Development of Fine Motor Skills

Baby Sorting Toys

By Rachael Dean

This developmental essay will briefly describe the importance of fine motor skills with hands in children ages 0-12 months with visual impairments.  Although the hands are a major perceptual organ, an infant who has a visual impairment often has significant developmental delays in their ability to employ the hands functionally.  Even at 6 months the hands of these infants may be fisted and held at shoulder height. There could be no mutual fingering, no engaging at the midline, and no pulling on a string to activate a toy. At this age, a sighted child is practicing coordinated reaching and transference of objects from one hand to another.  This delay in hand utilization will result in delayed fine motor and gross motor development.

As stated in the book, Developmental Guidelines for Infants with Visual Impairments, “Infants with visual impairments benefit from all meaningful fine motor experiences including the use of two hands together for exploration and manipulation.  Hand exploration activities can expand an infant’s concepts about the ways in which two or more objects are related, cause and effect relationships, systematic search techniques, part-whole relationships, and meaningful use of objects.” (Lueck, Chen, Kekelis, & Hartmann, 2008)  This is a prime example of how important fine motor skills are to infants with visual impairments.  According to the article by Troster and Brambring, “blind  infants  have  to  explore  an  object  tactually  before  being  able  to  adjust  the  position  of  their  hands  to  its  size  and  form.” (Troster & Brambring, 1993)  This also suggests how critical it is for infants with visual impairments to use their hands and increase their fine motor skills.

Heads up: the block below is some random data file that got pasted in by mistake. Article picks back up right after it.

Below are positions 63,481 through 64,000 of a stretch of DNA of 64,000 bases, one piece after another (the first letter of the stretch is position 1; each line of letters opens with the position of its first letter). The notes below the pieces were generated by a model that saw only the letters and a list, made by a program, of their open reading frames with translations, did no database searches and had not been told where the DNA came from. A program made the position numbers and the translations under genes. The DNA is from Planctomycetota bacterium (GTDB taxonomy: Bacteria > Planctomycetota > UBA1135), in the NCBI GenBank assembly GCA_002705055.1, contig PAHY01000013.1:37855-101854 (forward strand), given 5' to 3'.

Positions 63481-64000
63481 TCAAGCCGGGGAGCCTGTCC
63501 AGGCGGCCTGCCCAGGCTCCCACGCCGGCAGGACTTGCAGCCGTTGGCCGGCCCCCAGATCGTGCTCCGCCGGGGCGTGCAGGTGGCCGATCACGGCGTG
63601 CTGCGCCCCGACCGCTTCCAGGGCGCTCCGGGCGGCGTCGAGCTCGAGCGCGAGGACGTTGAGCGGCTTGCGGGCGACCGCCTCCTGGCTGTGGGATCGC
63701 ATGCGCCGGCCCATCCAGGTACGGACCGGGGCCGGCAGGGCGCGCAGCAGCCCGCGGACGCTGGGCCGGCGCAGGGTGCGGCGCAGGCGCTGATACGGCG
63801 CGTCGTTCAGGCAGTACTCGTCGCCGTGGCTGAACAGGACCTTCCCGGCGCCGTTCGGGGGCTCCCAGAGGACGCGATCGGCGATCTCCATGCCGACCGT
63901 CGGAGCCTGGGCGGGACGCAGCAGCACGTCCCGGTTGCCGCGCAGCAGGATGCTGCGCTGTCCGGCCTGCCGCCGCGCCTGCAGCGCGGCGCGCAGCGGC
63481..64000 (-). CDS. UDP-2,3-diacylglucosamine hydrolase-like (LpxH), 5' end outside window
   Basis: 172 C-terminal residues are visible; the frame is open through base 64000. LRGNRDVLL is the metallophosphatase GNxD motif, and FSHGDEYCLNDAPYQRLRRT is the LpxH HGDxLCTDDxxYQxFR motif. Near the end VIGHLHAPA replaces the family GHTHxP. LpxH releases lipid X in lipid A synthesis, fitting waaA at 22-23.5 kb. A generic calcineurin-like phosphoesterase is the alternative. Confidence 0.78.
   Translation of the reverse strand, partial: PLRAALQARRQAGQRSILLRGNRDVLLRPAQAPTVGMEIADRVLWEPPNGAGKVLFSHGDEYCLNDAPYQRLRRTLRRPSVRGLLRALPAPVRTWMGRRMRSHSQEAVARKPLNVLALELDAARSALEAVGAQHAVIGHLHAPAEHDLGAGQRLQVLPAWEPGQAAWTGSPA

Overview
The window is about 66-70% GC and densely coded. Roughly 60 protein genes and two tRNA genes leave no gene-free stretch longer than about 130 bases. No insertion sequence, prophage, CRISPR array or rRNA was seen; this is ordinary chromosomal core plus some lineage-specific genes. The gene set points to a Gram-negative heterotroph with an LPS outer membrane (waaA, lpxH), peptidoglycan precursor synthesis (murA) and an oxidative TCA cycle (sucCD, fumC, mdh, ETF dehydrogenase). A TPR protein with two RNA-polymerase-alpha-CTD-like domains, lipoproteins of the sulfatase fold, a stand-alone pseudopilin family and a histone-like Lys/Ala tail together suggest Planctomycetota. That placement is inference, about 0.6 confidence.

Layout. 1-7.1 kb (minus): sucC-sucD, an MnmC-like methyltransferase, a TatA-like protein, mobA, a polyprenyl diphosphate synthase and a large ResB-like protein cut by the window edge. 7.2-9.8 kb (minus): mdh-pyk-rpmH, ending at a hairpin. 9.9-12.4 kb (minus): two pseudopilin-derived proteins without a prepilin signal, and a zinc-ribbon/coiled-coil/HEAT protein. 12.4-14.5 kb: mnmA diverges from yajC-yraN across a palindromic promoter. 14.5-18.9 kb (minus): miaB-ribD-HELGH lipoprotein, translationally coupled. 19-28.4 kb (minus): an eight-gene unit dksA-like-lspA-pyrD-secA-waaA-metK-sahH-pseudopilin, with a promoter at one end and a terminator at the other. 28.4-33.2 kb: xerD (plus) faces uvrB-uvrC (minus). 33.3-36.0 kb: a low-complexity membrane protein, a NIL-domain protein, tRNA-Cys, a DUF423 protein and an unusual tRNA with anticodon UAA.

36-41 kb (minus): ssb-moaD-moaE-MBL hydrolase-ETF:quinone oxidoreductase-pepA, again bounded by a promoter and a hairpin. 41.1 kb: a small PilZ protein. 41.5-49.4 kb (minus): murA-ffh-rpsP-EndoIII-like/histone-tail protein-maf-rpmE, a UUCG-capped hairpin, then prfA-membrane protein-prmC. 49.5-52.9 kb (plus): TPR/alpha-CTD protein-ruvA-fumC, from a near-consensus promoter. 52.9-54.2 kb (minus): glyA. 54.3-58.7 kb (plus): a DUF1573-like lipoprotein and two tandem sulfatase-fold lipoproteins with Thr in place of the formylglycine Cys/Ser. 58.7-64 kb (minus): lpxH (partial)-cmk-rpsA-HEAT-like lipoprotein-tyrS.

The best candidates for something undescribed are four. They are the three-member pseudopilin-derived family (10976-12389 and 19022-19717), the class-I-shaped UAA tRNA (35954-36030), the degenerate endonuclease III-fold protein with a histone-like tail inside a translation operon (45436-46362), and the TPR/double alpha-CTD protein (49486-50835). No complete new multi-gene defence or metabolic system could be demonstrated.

There are many experiences that can foster the development of fine motor skills in infants ages 0-12 months.  For instance during snack time, an infant in a high chair can be given any variety of snacks like fruit chews or cereal.  When the infant picks up the snack, they are working on development of a pincer grasp.  Another example could take place during playtime with a task box.  The parent could take an empty tissue box and put a variety of objects inside, then encourage the infant to pull out one object at a time and explore it tactually.  The objects could be old fabric, cotton balls, beads, small rattles, or shapes.  This activity would also increase fine motor skills in the infant.  Another activity to increase fine motor skills could be simply taking an old newspaper or magazine and encouraging the infant to tear it into strips.

In summary, this developmental essay discussed the importance of developing fine motor skills with hands in children ages 0-12 months with visual impairments.  Researchers such as Brambring and Troster (1993) and Lueck et al (2008) suggest how meaningful it is for an infant with a visual impairment to explore their environment and objects with their hands.  Exposure to daily activities that require object manipulation will help infants that have visual impairments to increase their fine motor skills.


Amanda Hall Lueck, D.C. (2008). Developmental Guidelines for Infants with Visual Impairments. Louisville, Kentucky:  American Printing House for the Blind, Inc.

Heinrich Troster, M. B. (1993). Early Motor Development in Blind Infants. Journal of Applied Developmental  Psychology Vol 14 , 83-106.